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  • Nanworimo 2009

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  • Grateful

    Oh sure, I could spend an entire post telling you how my first experience with antibiotics went, how the Herxes plastered me to the couch with the most extreme fatigue I’ve ever felt, along with a scattering of sharp, needling pains all over my body and other assorted new symptoms. Or how I had to stop temporarily because my LLMD is worried about me having a stomach ulcer.

    But I’d rather just post this link about an amazing whale rescue last December, in which the 50 ton, female Humpback whale thanked her rescuers by nuzzling them, one by one, before she swam off.

    Ain’t the world full of marvels? Enjoy!

    Whale Thanks Rescuers

    Starting Treatment Today

    I’m finally feeling well enough to start taking my antibiotics today. Well, almost well enough. I woke with a nasty migraine at 5 AM. Meds got rid of most of it, so I decided not to abandon my plan to start treatment today.

    I spent a couple of hours last night trying to wrap my head around what meds I need to take when. This with food, this without. No dairy, but yes Acidophilus. Half an hour before or after a meal, but two hours before or after antibiotics. It feels like hard math and makes my brain hurt, but I finally got a checklist I may be able to follow.

    Without the list, I would be completely lost today.

    I took my first dose a half hour ago. I’m very fatigued, and already feeling the familiar “ten-ton weight on my shoulders” sensation that I get with heavy meds. I’m gonna have to lie down. I’ll keep you posted.

    It’s Lyme.

    Here is the letter I sent out to my family earlier this week:

    ———-

    My dear family,As you probably already know, I went to San Francisco a week and a half ago to see a doctor that specializes in Lyme Disease (known more specifically as Lyme Borelliosis).

    First, I want to send out a big thank you to Sarah and Gillian who were so kind to me while I was there. I had the flu the entire four days (at least I stopped barfing the day before I left). When I was too sick to visit them on Friday or Saturday, they drove all the way downtown to deliver supplies and a fabulous Chinese chicken soup, not to mention TLC and a pink bear I am calling Percy. They also had me over to their very cute home the next day to watch the Superbowl with them, which was a blast in spite of my nausea. You both made the trip as lovely as it could be – thank you.

    Second, after a complete physical and history, my LLMD (Lyme-literate Medical Doctor) diagnosed me with Lyme Borelliosis and at least one co-infection — Bartonella (co-infections are other tick born illnesses that very common with Lyme). She also started treating a Thyroid disorder (probably caused by the Lyme), and is checking me out for a bunch of other issues and co-infections. I swear to God the lab took a pint of blood out of me (14 HUGE vials), although I at least got a good look at Alcatraz out the lab window (which was beautiful, and was the closest I got to sight-seeing while I was there.)

    It looks like I have what is called Chronic Lyme or Neuro-Borelliosis (the same thing Amy Tan has). This means that nearly all my body’s systems have been infected and impaired, including my immune system and my brain. My LLMD will give me a final opinion when I see her again at the end of February to review all the test results and to start treatment.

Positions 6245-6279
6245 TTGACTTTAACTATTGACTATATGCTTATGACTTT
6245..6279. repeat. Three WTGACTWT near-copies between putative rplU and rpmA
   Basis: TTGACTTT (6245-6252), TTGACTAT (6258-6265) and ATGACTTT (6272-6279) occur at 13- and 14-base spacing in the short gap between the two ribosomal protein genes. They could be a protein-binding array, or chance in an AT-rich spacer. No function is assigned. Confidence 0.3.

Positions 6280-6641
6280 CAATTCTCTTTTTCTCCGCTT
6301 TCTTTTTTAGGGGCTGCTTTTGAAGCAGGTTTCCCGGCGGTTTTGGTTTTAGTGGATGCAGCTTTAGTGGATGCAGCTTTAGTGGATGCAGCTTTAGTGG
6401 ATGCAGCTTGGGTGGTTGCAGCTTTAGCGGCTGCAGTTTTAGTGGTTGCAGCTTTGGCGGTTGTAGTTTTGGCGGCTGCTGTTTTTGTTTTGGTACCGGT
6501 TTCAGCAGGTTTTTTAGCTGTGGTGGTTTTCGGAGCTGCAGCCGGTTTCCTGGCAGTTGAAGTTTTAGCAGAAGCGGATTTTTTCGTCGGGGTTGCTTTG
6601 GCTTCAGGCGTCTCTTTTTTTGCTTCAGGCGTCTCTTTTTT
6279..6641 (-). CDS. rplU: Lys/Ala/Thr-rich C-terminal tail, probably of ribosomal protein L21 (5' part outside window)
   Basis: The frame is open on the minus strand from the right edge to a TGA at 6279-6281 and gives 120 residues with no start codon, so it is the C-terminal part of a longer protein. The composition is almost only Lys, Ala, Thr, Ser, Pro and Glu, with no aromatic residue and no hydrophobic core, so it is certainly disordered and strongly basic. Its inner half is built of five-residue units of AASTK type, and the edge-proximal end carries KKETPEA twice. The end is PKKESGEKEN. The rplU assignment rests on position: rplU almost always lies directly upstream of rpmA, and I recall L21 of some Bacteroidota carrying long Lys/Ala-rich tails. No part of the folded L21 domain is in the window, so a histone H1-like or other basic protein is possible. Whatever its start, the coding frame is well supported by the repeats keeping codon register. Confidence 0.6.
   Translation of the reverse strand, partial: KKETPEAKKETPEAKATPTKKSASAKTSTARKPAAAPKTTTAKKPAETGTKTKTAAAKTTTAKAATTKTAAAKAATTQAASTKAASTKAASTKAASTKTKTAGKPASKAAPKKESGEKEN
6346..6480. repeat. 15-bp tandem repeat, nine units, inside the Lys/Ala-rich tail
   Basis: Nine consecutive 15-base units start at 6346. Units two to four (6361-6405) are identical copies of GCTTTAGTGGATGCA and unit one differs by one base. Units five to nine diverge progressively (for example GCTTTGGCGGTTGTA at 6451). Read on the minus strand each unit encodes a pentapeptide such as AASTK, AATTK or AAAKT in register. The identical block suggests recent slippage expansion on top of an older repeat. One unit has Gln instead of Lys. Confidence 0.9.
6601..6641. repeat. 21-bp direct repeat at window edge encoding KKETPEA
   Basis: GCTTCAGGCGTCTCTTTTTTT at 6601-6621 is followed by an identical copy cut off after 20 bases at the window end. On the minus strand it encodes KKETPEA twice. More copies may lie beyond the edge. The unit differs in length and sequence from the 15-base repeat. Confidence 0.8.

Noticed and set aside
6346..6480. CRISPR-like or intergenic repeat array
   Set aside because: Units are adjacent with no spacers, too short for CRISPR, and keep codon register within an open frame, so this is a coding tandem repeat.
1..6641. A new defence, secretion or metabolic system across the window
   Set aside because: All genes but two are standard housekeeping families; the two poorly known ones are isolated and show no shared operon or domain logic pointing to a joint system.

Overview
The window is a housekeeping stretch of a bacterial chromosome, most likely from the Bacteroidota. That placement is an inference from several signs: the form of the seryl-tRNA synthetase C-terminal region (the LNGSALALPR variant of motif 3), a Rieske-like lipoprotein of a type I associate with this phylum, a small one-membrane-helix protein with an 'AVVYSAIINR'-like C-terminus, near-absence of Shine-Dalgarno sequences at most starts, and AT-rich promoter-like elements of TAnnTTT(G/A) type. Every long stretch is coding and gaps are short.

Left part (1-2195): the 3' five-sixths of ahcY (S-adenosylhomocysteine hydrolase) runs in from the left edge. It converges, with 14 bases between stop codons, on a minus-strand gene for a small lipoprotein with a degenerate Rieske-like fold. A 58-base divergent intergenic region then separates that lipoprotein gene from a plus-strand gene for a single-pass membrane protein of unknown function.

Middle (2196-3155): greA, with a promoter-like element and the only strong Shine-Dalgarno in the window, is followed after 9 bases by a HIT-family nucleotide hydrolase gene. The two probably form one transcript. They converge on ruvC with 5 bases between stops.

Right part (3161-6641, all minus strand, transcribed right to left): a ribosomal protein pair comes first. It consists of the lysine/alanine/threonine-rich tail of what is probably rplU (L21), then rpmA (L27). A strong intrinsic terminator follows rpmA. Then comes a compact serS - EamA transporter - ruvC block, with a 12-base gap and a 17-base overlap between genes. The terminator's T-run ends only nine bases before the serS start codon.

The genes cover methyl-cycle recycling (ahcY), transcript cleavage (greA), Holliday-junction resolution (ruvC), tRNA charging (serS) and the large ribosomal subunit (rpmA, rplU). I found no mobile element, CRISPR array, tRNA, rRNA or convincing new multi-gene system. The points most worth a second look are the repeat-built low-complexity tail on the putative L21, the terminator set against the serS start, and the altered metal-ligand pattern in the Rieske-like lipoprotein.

The good news is that I have, finally, a real diagnosis of the disease that has disabled me these past several years. The other good news is that it can be treated with antibiotics. The bad news is that the antibiotics will probably make me sicker at first because as the bacteria “die-off”, they create poisons that can make all my symptoms worse. The other bad news is that my course of treatment could last for years. You can’t believe how complex it is to treat these darned bacteria (called spirochetes)…. they hide and change forms and seem designed to resist being killed off. Some people feel worse for up to a year before they see improvement. Or some symptoms could improve immediately while others get worse. I could even get new symptoms – oh joy.

    You may be wondering about the risk of using antibiotics for such a long time, especially when everyone is worried about bacteria becoming antibiotic-resistant. This bothered me when I first started researching Lyme. What I’ve found over the past two months is that all the best medical experts say that yes, there are risks, but, unfortunately, the only way to kill off Borelliosis is long-term exposure to antibiotics and that the benefits far outweigh the risks. I have done some research on complementary treatment modalities for Lyme, and everything I’ve read and everyone I’ve talked to agrees that these modalities can support a patient through treatment, but that nothing can be substituted for antibiotics to kill the Lyme Spirochete.

    So. The bottom line is that it’s going to be a long haul, and it’s likely that I will eventually improve. My understanding is that the longer you have had the infection, the longer it will take to see an improvement. Dr. Green thinks that I have been infected for at least ten years (my carpal tunnel was probably caused by the Lyme Borelliosis Spirochete), and that it is very possible that I have been infected since childhood (remember all the ticks in Bloomington? I do… yech.).

    Of course, there’s a lot more sordid detail involved, but this gives you the basics of what’s going on with me.

    Thanks to all of you for your ongoing support. Love and kisses to everyone. And oh yes, happy Valentines Day!

    Love,

    Elizabeth

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